Deepal, Keith and two Cyberteks full-timers, Mark Ruddick and
Andrew Mazepa, drove non-stop to The Marriott Marquis in Atlanta.
During breaks at the convention, sports-related
retailers had a chance to entice reps from each of the NHL teams
with their wares: framed posters, customized hockey coins, bobbleheads
and so on. The NHL delegates knew that making eye contact would
get the vendors unduly excited, so most assumed the same impassive
gaze-a look that said, I can see you're selling something, but
I really must be getting to the buffet table.
Cyberteks paid the top rate-$4,200 (U.S.)-to
be situated within view of the hall's front door. Its staffers
wore logoed crossing-guard vests over their dress shirts, a gift
from AGO Industries, a London-based manufacturer of safety apparel
and a valued Cyberteks client. "I just realized what you
guys remind me of," said a Carolina Hurricanes rep on his
third pass by the table. "Devo! Except that they had cones
on their heads."
The Cyberteks crew would spend two days
at the show in promising discussions with several teams, one of
which, the Atlanta Thrashers, would eventually bite, signing a
multimedia development deal a few months later.
At Cyberteks, Keith handles the design
work (after school, of course), Mazepa is responsible for most
of the Flash animation and Ruddick takes care of the "back-end
database stuff." The latter two aren't mentioned on the company
web site, which only adds to the impression that Keith does it
all. Still, Keith insists, "We're really downplaying the
whole age factor in how we present ourselves. People aren't going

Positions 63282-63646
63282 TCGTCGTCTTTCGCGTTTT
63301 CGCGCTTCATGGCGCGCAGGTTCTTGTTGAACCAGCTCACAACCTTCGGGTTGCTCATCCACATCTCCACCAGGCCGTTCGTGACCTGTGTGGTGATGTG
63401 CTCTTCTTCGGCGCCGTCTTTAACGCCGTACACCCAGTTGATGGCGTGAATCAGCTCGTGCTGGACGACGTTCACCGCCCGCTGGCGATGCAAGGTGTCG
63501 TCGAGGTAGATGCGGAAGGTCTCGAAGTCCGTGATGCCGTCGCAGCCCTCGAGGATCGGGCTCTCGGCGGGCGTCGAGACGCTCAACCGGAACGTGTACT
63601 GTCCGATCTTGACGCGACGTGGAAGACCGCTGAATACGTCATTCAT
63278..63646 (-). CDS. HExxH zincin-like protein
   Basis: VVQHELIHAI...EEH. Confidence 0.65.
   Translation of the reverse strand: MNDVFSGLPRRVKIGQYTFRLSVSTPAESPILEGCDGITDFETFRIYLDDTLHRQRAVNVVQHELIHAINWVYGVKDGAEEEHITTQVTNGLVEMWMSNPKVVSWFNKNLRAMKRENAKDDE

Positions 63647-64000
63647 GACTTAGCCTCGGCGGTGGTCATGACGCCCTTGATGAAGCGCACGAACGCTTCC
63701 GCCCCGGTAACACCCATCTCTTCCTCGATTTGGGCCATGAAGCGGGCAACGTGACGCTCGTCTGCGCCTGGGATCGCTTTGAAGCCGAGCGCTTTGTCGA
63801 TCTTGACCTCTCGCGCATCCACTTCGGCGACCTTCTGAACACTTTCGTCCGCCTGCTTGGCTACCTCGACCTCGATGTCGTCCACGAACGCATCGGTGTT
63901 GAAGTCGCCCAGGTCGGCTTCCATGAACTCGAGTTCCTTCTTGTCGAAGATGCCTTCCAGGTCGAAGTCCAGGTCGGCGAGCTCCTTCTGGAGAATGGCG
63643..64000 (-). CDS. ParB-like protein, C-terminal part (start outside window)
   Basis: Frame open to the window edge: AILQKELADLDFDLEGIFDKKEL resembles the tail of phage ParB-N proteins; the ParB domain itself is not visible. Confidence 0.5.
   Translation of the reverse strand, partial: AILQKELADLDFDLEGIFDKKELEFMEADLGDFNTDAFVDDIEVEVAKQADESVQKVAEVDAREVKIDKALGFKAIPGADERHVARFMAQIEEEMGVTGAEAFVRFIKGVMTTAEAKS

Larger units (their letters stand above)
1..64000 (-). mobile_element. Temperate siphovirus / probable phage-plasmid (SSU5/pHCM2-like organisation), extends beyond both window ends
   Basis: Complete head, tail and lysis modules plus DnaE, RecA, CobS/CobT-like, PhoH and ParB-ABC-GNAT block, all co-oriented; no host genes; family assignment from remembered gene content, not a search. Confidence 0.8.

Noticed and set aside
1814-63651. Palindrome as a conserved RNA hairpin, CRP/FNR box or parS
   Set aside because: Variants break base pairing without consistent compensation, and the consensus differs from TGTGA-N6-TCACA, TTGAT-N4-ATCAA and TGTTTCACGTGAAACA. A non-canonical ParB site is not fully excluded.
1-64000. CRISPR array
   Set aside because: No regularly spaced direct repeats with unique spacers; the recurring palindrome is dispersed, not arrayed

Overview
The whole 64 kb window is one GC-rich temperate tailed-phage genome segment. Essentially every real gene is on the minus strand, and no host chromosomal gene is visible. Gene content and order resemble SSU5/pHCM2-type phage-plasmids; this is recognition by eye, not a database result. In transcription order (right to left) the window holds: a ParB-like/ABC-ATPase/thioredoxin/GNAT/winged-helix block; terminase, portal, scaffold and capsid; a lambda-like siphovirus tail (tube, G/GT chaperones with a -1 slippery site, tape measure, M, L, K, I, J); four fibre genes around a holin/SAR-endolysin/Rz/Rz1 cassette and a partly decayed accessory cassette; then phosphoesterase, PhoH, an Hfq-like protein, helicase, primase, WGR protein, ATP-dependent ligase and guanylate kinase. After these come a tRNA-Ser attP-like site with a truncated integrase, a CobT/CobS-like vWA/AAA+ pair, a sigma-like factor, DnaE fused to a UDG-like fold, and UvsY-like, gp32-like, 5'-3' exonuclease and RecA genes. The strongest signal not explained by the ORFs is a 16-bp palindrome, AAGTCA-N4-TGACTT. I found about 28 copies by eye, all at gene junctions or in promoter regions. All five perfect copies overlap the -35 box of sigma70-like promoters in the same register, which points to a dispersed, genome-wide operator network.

to come to us because I'm 15 years old."
It was Deepal, now Cyberteks's salesman,
who quit his job at a London tech firm in 2000 to become, in effect,
Keith's strategist. It's an easy job for dad.
Keith is a gifted programmer who pulls
down a 94 average in school. Slight of frame and a gawky 5 foot
5, he is a child in the physical sense, but in his comportment
he seems more mature than his father, a serial cackler who lets
the occasional expletive slip during the flow of conversation.
Keith, on the other hand, is uncommonly
serious and proper-he can't even use the word "idiotic"
without pardoning himself. He also has no discernible sense of
humour. Considering he just started high school, you'd expect
to find an edge, a hint of guile. Not so. When I ask Keith about
the biggest adjustment from public to secondary school, he says,
"I found there was a large improvement in academics."
When I ask him what his chums are doing for March break, he shrugs,
"They're probably loitering."
On a typical school day, Keith comes home
from classes, peruses the newspapers for an hour, then devotes
another three or four hours to Cyberteks. He still has to make
time for homework, as well as meet his commitments as a hockey